One thing we learned is about our own self-talk as researchers, saying to ourselves, ‘Yes, it is not about me, I am not the cause’—and this really helps. I remember one girl—she was suffering a lot—and I just reminded myself that her situation is not because of me, and that there is a boundary between us. I told myself that this is her life, I am here to listen to what she is saying and support her by making referrals if necessary. Even when the situation is hard, in the end we are supporting this person by connecting them to a case manager. And then as a team we could follow-up, and get the confirmation that the referral took place. Maybe this is why the participants are eager to talk to us. Much as we are doing research, they trust we will do our best to connect them to additional support.

Sometimes we also did these short relaxation exercises that are part of the HaRT Yoga program ourselves. We shared them on WhatsApp, and they were relaxing! By the time you finish, you feel you have forgotten all the stress. It helps you to put aside issues from the interviews, and focus on your muscles, focus on your arms and legs . . . on the now of the present moment rather than worrying.

Overall, what is one takeaway you want to share with others about facilitating these sensitive interviews via phone compared to in-person?

With phone interviews you need to adopt new skills. The interviews are conducted a bit differently. Because with face-to-face, the interviewer covers the ethical processes at the site of the interview, however with the phone interviews, the ethical processes are to be observed and ensured at both end of the call- interviewer and interviewee sites.

During phone interviews, the interviewer also must depend so much on the listening, the tone, pauses in the statements, and anything else happening in the background. You really try to hear their emotions and stability from the tone of their voice and the way they are sharing. In our interviews, we are talking about sensitive experiences. You have to let the person know you are listening to them. You must give them time to talk and also be mindful of the time/length of the interview. By giving this time and attention, it helps the participant realize that we are not just there for the data, to ask questions, get responses and leave—because we also care for their wellbeing.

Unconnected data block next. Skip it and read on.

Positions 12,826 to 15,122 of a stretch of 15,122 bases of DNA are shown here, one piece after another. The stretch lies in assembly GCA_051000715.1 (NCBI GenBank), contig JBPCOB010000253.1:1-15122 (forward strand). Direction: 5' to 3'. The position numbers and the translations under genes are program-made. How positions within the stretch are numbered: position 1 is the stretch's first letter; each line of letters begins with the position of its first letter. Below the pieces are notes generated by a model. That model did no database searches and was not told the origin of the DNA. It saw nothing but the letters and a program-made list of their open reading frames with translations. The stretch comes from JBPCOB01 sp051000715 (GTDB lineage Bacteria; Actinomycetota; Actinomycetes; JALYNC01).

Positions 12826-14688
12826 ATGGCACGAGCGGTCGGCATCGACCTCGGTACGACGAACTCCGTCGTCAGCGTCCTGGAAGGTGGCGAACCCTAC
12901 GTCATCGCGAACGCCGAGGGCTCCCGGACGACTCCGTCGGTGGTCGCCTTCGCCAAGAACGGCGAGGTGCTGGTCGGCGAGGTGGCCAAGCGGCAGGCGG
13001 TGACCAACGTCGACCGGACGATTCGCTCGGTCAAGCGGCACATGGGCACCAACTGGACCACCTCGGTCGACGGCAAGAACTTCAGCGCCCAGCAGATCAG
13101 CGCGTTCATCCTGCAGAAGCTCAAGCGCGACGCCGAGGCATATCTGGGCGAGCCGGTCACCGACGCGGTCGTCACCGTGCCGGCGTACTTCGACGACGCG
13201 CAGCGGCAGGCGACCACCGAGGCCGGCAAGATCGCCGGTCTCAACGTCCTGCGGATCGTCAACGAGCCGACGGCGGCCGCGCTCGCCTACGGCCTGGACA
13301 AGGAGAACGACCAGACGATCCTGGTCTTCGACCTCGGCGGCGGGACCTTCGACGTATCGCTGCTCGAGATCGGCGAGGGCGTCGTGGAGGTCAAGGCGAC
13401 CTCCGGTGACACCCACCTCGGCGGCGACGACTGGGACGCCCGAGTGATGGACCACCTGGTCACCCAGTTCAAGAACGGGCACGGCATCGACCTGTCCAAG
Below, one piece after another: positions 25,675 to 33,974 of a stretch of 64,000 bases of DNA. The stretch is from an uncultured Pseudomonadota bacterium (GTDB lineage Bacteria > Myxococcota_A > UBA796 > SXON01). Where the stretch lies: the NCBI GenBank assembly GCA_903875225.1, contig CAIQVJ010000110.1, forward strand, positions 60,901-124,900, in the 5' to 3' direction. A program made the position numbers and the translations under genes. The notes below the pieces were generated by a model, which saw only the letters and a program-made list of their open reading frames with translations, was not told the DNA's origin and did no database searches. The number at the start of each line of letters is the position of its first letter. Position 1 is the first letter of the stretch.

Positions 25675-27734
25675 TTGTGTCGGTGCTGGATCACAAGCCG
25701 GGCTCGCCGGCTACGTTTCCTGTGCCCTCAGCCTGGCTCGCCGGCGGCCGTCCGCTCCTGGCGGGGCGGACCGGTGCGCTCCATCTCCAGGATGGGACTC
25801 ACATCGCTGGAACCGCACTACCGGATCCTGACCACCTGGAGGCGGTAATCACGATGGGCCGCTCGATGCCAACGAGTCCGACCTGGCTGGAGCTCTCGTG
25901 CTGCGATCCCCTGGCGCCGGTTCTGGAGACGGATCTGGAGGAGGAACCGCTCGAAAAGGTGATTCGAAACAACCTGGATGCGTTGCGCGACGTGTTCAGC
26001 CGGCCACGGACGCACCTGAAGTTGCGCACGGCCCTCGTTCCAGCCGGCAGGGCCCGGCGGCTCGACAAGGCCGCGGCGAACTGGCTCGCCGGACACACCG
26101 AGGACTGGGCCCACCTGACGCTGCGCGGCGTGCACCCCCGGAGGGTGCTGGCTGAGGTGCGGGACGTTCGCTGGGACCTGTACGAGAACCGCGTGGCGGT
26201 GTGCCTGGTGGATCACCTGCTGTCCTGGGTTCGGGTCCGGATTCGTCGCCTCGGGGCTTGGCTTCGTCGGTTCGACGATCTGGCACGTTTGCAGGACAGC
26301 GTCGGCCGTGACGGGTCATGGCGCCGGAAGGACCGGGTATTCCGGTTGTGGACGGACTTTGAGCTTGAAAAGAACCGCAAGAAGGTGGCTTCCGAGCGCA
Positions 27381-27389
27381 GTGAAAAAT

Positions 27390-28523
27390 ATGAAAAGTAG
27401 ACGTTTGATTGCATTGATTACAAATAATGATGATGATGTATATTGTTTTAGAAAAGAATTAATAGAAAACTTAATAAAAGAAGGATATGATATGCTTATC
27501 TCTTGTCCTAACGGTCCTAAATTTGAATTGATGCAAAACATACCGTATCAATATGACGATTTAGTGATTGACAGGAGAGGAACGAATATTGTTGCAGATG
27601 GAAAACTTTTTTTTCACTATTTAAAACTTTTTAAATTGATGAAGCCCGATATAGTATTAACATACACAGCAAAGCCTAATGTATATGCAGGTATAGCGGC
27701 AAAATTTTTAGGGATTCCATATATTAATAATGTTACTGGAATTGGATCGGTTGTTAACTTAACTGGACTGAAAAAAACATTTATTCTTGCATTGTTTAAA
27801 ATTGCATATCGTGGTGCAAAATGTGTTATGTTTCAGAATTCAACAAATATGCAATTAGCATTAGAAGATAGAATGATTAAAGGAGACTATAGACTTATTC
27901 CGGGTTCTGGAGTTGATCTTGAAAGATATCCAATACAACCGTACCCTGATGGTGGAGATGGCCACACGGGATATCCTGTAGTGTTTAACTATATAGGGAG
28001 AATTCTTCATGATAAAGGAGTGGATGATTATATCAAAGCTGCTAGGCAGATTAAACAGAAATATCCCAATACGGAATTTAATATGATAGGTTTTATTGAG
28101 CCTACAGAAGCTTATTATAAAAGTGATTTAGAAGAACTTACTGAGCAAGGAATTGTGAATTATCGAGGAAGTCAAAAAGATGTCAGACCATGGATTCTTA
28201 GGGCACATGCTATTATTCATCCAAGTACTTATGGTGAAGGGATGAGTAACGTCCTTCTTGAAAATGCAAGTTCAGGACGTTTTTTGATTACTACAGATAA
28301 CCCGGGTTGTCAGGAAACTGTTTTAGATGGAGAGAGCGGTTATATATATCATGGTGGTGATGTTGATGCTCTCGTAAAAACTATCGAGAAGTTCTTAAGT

It is possible to build rapport and connect with participants during phone interviews. We knew each other already, but we worried they might feel a bit distant on the phone. Surprisingly even when we talked to the younger girls, they spoke freely, and you would feel that whatever they are sharing is from their heart. The participants were able to open up, it seems that many were yearning to talk to someone. Maybe this is partly because of the lockdown, we came in to listen at a time so many women and girls are experiencing anxiety and isolation.


The current HaRT program and learning activities are being supported by the Small Grants Program at University of Alabama and a Rapid Response Grant from Urgent Action Fund-Africa. Please send any enquiries or comments about HaRT or our phone-based research protocol to

Interview with Sylvia Namakula and Agnes Grace Nabachwa.